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Old 05-28-2011, 11:33 AM   #6
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Re: Generator caution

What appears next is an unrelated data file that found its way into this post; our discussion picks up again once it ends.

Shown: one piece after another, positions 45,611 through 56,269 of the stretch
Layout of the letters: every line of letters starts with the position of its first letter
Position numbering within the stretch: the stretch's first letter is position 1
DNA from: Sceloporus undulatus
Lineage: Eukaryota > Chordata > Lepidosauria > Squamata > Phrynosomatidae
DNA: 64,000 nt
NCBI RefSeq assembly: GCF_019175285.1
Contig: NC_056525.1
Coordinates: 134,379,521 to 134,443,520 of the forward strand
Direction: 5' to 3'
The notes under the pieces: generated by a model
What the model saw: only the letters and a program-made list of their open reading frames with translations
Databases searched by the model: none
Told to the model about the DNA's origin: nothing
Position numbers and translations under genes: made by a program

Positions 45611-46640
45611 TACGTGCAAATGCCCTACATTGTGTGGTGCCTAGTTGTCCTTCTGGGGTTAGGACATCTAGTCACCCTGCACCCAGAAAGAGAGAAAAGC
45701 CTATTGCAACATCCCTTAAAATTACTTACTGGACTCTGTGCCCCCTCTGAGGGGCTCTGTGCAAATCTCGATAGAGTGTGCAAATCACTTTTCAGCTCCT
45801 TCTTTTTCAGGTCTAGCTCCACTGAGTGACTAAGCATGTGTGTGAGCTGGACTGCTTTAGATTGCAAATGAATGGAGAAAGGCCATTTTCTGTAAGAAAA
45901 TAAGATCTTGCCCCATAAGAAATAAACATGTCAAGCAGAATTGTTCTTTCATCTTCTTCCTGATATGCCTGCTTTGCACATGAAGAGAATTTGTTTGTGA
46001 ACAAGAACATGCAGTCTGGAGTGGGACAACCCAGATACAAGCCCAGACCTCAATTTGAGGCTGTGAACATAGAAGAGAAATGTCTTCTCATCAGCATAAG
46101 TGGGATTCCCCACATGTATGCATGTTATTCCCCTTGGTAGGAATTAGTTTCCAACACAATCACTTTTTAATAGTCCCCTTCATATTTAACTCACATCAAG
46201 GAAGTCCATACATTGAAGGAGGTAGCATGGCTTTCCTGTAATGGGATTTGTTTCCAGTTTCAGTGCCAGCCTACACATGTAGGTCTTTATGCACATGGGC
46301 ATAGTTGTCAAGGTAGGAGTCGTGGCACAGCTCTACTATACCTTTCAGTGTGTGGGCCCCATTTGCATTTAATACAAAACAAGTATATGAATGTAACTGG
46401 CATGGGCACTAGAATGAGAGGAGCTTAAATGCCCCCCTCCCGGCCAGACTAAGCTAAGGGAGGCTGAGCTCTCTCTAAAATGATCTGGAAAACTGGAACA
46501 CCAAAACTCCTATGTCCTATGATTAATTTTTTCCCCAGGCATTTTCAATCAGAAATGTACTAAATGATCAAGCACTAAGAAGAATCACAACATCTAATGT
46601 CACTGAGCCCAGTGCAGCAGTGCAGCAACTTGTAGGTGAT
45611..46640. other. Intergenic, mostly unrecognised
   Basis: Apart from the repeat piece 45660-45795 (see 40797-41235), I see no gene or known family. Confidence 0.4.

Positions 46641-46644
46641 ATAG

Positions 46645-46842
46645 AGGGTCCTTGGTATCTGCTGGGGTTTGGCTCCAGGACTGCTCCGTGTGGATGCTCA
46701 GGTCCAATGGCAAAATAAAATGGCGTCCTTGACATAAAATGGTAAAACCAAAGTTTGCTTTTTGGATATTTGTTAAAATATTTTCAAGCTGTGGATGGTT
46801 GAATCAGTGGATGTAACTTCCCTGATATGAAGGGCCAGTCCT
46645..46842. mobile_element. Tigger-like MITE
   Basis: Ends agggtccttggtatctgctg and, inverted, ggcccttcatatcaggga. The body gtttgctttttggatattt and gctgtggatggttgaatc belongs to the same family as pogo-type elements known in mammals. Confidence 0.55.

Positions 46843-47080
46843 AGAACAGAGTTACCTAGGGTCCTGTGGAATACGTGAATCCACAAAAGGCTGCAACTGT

I have really yet to hear good tings about any groups repair folks. They all seem to want to sell you a new generator and if it breaks down, sell you another new generator. As for the noise factor.... I find that many manufacturers are skittish about listing them. About the only folks interested in "quiet" generators are the RV folks who boondock. Everyone else kinda goes "oh that's nice, you say its quiet" and they never look into the differences of the decibel levels. At this time, we are not looking into a generator. I am loading 4 to 5 deep cycle marine batteries into one of the battery bays on our bus (no, not golf cart type since they are all too tall for our box). Everything will run off the battery bank either as 12vDV or with 3 or 4 dedicated inverters (sized for that particular load), with the exception of a few high powered appliances (like the air conditioner) or appliances that will not be used when we not connected to full hookups (like the washer, LP dryer and dishwasher). I have been in too many campgrounds with "dirty"power. The power panel (Intellipower PD4045...$200 including shipping) will have a smart charger that will charge my battery bank while on shore power.... kinda like a big UPS. The 160 amp bus alternator will charge the battery bank while going down the road and should keep the bank up enough to get us thru a couple of nights in a parking lot. We prefer to spend 2 nights wally docking and then one night in a campground (dump tanks & refill the fresh water) when traveling.